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Mayo Clin Proc. 2010 March; 85(3): 303.
PMCID: PMC2843112

Wake-Promoting Therapeutic Medications Not an Appropriate Alternative to Implementation of Safer Work Schedules for Resident Physicians–Reply–I

We appreciate the comments from Dr Czeisler in response to our recent editorial in Mayo Clinic Proceedings on whether wake-promoting drugs could be used by resident physicians to improve their performance during sleep deprivation. Our editorial recognized that the carefully controlled study conducted by Czeisler et al in shift workers did not compare a pharmaceutical alternative to work-hour restrictions for resident physicians, did not analyze a population that worked shifts longer than 12 consecutive hours, and did not evaluate the use of stimulants in the military. Some of these differences between his study population and resident physicians were specifically noted in our editorial, including the age of the study participants relative to the typical age of resident physicians, the fact that most residents work more than 5 night shifts per month of greater than 12 hours' duration, and the fact that residents seldom work night shifts for 3 or more consecutive days. Our editorial did not advocate the use of armodafinil (or any other wake-promoting medication) among resident physicians and liberally identified the ethical issues associated with performance-enhancing drug use among physicians. Nonetheless, we thought that the concept of a strategy, if there is a strategy, in which a pharmaceutical agent might be used to counteract the effects of fatigue on patient safety and physician learning is timely and provocative. As such, our editorial discussed the potential application and consequences of wake-promoting drugs in a population of health care professionals often discussed as being at risk of deficient wakefulness.

Our editorial did not comment on current or further restrictions of resident physician duty hours. The ACGME is reviewing extensive data and recommendations from the Institute of Medicine, the American Academy of Sleep Medicine, and many other sources as it grapples with the complex issues related to resident physician work-hour restrictions in the programs they accredit. Duty hour restrictions remain the primary focus of the ACGME as it studies resident fatigue and its impact on patient safety and resident learning. However, further work-hour restrictions introduce new concerns about patient safety, including the quality of communication during transfer of patient care and assigning residents responsibility to care for a larger number of patients during call assignments. Another concern is that, unless appropriate countermeasures are taken, further resident duty-hour restrictions may be used by resident physicians to perform additional moonlighting physician work. In such a scenario, moonlighting residents might return to the residency training site fatigued, less able to learn, and less able to care for training-program patients. One school of thought suggests that, if resident physicians are required to work long hours (ie, a workload that will mimic their activities after completing residency training), the work is better performed in the supervised work environment of a residency training program than in unsupervised or undersupervised environments elsewhere.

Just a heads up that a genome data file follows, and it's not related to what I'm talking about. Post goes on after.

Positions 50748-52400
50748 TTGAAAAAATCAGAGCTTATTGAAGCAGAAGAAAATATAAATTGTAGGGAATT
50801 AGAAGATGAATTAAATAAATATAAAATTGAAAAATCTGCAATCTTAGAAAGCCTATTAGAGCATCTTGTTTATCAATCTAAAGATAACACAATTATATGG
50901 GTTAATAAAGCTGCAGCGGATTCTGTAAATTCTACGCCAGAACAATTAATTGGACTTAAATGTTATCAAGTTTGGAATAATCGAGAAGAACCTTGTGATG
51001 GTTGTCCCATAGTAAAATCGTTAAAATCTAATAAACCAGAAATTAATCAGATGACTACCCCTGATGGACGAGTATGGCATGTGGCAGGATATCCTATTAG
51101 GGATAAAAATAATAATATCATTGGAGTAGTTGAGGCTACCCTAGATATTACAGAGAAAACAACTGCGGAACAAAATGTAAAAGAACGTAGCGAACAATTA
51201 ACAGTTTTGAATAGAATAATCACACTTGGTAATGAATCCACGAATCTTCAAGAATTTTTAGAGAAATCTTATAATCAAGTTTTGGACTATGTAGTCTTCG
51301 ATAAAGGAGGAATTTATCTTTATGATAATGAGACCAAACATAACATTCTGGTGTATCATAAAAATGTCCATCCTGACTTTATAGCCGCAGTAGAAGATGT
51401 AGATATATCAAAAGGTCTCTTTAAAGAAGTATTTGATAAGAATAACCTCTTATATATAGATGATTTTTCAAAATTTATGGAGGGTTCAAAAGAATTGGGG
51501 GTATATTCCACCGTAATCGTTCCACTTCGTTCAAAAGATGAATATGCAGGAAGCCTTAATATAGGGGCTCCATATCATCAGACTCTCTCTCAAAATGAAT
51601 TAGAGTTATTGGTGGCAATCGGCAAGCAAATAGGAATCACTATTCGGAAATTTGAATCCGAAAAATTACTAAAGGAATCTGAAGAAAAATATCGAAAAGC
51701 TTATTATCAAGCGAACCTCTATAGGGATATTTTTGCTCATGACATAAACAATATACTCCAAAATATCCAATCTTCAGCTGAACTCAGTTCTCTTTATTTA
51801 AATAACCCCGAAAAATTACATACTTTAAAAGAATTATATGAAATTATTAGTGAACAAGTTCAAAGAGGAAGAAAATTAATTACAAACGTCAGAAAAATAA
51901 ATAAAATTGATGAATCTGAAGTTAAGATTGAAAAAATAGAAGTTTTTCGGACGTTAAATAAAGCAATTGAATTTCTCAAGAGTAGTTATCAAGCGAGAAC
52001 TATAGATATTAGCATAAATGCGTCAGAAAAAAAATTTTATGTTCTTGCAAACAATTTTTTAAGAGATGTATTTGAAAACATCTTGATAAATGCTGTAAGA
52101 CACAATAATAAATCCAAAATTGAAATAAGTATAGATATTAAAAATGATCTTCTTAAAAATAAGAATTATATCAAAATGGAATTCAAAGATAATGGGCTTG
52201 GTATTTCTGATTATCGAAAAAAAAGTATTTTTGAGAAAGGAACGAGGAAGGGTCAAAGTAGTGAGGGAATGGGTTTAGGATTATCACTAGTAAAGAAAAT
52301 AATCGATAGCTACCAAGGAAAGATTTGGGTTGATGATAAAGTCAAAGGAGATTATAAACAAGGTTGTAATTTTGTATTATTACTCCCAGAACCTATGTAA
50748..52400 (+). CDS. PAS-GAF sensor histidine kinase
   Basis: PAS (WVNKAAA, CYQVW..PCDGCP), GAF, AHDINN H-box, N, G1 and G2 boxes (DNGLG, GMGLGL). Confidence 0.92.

Currently available data are inadequate to definitively address the impact of restricted duty hours and/or the use of wake-promoting medications by physicians to provide safer patient care or to promote learning. We think that all the science available should be included in the debate on how best to ensure patient safety and adequately train our future physician workforce. Therefore, the concept that drugs shown to be effective in other forms of shift work might be used during physician training should not be dismissed reflexively.

Articles from Mayo Clinic Proceedings are provided here courtesy of The Mayo Foundation for Medical Education and Research